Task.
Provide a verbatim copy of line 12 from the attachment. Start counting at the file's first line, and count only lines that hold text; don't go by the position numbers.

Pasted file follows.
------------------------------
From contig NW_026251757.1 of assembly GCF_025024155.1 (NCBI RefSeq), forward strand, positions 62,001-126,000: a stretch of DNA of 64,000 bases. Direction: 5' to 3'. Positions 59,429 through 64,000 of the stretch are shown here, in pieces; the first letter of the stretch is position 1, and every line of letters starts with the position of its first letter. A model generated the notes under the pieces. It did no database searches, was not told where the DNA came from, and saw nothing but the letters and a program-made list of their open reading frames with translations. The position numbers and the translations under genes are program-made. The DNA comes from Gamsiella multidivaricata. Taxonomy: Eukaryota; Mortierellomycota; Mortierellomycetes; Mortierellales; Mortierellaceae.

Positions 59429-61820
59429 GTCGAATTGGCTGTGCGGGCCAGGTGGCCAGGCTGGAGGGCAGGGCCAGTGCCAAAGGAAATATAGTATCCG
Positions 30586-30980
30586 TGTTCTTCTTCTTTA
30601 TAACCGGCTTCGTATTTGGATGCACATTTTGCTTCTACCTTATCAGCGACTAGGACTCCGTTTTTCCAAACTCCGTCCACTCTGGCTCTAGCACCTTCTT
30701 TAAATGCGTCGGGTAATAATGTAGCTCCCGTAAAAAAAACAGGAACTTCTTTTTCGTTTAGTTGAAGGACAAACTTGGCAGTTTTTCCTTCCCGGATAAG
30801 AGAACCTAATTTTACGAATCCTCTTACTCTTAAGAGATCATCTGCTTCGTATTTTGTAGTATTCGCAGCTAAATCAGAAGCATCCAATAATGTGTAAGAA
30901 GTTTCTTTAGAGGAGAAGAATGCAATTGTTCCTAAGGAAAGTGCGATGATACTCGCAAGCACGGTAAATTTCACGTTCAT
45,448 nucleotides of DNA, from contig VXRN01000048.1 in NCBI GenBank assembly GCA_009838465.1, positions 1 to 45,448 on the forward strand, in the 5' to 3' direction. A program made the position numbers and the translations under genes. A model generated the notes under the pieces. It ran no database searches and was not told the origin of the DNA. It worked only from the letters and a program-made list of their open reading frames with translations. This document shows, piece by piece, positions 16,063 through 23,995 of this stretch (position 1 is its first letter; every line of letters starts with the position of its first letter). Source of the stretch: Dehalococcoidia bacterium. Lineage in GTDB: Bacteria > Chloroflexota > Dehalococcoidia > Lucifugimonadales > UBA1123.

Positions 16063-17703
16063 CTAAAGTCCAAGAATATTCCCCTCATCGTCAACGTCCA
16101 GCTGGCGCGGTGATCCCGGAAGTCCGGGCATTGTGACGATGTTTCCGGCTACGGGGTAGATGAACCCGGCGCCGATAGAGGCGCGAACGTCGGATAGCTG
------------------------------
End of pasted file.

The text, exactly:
16063 CTAAAGTCCAAGAATATTCCCCTCATCGTCAACGTCCA